Let's Take A Look At Medicaid's Look-Back Period
When an individual applies for Medicaid to pay for long-term care, his or her eligibility depends upon meeting Medicaid's asset limit. Simply put, a successful applicant cannot have
more assets than the limit established by Medicaid.
The Medicaid look-back period was created to prevent applicants from giving away assets, or selling them for less than fair market value, in an attempt to meet the asset limit and
become eligible for Medicaid. From Medicaid's perspective, assets that were given away or sold below market value could have been used by the applicant to pay for long-term care
out-of-pocket. If Medicaid discovers that an applicant has violated this rule, a penalty period will be instituted.
The penalty period is the amount of time during which the applicant will not be eligible for Medicaid.
The look-back period begins on the date a person applies for Medicaid. In 49 states and Washington, D.C., the look-back period is five years. In California, it is 30 months. So, for
example, if you reside in any state other than California and apply for Medicaid on January 1, 2020, your look-back period goes back 60 months to December 31, 2014. Financial
transactions made during this period of time will be subject to review. (Transactions made before the look-back period will not be reviewed, nor are they subject to penalty.)
Many seemingly innocent transactions can lead to a penalty: a college graduation gift to a granddaughter; a vehicle donated to charity; even payments made to a professional
caregiver without a formal care agreement in place.
In addition, assets gifted, transferred, or sold for less than fair market value by a non-applicant spouse can violate the rule and result in the applicant being penalized.
To make matters more confusing, while the federal government sets basic parameters for Medicaid, each state is allowed to operate within these parameters in its own way. As we have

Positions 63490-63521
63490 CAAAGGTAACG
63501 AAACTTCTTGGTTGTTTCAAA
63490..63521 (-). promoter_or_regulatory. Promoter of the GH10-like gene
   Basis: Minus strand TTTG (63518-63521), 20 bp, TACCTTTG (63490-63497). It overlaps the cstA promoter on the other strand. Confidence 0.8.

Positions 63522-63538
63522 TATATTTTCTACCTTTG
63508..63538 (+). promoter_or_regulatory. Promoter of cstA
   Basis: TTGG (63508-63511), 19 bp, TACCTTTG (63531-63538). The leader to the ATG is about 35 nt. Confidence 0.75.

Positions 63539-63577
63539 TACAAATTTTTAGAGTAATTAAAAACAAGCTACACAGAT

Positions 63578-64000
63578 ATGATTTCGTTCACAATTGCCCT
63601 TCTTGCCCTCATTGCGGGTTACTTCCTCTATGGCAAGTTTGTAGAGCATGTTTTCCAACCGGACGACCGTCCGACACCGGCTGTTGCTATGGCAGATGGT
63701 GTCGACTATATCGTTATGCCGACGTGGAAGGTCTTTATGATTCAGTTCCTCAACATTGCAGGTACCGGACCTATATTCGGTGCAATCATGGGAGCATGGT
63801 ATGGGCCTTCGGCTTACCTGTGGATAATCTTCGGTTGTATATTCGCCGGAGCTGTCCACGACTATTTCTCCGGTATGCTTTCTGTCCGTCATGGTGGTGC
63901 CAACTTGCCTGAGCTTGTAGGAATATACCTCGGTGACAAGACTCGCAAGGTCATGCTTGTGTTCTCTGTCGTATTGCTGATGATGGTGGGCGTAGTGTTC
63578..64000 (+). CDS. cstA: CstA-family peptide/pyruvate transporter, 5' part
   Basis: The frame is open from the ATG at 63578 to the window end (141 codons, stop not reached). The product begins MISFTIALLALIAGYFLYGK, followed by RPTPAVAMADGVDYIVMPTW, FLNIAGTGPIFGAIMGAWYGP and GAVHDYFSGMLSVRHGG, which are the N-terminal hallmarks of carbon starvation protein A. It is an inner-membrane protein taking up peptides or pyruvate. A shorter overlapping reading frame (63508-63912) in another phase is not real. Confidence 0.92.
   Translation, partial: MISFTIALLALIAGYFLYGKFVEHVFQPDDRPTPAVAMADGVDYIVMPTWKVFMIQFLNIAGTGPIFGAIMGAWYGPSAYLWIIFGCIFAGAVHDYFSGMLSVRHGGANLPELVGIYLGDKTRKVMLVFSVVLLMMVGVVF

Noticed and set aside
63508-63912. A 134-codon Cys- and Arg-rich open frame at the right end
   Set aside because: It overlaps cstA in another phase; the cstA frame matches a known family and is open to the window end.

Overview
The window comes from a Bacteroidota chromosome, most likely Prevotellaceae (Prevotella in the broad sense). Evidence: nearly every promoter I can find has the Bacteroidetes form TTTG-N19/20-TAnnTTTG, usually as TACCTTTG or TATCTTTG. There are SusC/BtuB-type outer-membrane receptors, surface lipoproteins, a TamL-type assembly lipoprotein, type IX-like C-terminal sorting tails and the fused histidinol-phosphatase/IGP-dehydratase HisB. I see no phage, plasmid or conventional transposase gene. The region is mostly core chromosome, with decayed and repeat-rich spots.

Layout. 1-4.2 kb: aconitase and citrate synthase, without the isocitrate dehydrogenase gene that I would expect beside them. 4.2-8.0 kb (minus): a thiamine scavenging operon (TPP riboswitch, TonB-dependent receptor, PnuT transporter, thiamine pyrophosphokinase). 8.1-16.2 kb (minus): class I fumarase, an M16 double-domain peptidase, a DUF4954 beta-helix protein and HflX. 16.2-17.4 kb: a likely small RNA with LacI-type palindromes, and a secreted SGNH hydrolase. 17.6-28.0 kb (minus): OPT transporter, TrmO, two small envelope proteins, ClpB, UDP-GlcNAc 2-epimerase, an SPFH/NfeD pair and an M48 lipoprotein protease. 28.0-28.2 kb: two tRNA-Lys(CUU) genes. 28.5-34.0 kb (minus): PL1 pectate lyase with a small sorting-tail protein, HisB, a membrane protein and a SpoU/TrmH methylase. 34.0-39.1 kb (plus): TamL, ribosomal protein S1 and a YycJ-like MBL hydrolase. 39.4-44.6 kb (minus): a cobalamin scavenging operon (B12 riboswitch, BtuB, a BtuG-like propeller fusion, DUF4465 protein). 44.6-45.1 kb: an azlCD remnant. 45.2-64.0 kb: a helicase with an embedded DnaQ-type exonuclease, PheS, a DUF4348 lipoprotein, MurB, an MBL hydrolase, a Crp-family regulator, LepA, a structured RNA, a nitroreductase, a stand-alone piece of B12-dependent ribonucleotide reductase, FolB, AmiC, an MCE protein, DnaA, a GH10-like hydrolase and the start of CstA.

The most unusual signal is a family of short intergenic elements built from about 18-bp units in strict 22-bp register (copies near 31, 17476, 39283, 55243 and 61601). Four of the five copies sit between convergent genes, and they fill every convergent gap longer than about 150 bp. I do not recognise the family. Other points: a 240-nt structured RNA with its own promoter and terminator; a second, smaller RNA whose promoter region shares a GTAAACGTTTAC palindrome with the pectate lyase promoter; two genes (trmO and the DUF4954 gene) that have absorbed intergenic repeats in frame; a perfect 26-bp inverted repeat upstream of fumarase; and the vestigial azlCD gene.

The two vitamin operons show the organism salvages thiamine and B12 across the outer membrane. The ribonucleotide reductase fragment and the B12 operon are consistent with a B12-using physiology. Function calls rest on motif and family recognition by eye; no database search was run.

seen, California's look-back period is only 30 months.
Additionally, the "penalty divisor" used to calculate penalties for those who violate the look-back period also varies by state.
The penalty divisor is tied to a state's average cost of nursing home care. Some states use a monthly average, others use a daily average. Similarly, some states don't enforce the
look-back period for in-home care, or they don't penalize applicants for small gifts made during the look-back period.
Calculating the penalty period: How the penalty divisor works in practice.
Let's say your local Medicaid agency has determined that you sold your home to your son for $100,000 less than its fair market value within the five-year look-back period.
To calculate your penalty--the amount of time during which you will be ineligible for Medicaid--the agency will divide $100,000 by the average monthly cost of nursing home care in
your area. For the sake of discussion, let's use the average monthly cost of a private room in a nursing home in the United States: $8,365. In this hypothetical example, Medicaid
would calculate your penalty as follows:
$100,000 ÷ $8,365 = 11.95
Therefore, you would be ineligible for Medicaid for almost 12 months, meaning you would have to cover the cost of nursing home care out-of-pocket for nearly a year... a significant
The rules surrounding Medicaid eligibility and the look-back period are complicated. Although some asset transfers are allowed under certain circumstances, and there are ways to
make gifts without violating look-back period rules, the risks of doing so improperly are high. We can design a plan to protect your assets against the high cost of long-term care
while helping to ensure you receive the care you need.